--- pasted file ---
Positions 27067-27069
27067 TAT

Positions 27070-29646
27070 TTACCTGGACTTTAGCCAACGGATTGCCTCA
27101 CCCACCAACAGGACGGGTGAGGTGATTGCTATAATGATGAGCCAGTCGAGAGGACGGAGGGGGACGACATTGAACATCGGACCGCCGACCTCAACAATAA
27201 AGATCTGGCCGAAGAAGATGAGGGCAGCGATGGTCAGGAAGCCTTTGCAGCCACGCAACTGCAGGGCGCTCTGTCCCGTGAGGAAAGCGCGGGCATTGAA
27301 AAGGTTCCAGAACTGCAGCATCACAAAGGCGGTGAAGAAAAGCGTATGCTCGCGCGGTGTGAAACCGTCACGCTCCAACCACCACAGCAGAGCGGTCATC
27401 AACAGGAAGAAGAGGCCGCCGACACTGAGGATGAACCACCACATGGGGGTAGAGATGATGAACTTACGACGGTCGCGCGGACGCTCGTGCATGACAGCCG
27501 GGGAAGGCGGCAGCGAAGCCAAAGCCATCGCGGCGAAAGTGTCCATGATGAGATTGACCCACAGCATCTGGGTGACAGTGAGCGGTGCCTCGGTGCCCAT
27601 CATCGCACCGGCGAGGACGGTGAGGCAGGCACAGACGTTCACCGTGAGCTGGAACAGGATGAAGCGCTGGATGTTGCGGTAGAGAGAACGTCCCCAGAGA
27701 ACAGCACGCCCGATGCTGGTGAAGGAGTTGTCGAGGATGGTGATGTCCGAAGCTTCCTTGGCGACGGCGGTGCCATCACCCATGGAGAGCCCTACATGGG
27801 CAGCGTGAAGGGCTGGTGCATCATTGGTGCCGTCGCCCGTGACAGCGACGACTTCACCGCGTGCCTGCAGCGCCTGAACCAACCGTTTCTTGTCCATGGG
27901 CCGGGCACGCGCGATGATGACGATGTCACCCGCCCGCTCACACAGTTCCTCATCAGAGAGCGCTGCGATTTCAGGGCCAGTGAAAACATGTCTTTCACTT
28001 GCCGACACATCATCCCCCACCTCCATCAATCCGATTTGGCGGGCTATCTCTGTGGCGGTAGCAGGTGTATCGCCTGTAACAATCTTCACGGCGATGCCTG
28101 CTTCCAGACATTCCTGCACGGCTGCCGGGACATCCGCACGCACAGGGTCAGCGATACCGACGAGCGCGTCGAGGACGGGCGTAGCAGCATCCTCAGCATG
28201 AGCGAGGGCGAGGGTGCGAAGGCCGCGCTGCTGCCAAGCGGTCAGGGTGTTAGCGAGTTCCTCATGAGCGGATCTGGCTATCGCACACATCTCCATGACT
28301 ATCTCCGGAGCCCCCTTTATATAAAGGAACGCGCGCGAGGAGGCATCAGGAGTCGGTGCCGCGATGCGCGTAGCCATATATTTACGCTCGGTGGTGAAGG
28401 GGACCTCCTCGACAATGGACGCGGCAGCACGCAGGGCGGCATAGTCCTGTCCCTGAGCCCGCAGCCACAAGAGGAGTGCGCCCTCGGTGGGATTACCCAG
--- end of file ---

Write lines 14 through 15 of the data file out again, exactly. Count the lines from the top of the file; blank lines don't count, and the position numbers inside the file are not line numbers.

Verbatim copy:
28001 GCCGACACATCATCCCCCACCTCCATCAATCCGATTTGGCGGGCTATCTCTGTGGCGGTAGCAGGTGTATCGCCTGTAACAATCTTCACGGCGATGCCTG
28101 CTTCCAGACATTCCTGCACGGCTGCCGGGACATCCGCACGCACAGGGTCAGCGATACCGACGAGCGCGTCGAGGACGGGCGTAGCAGCATCCTCAGCATG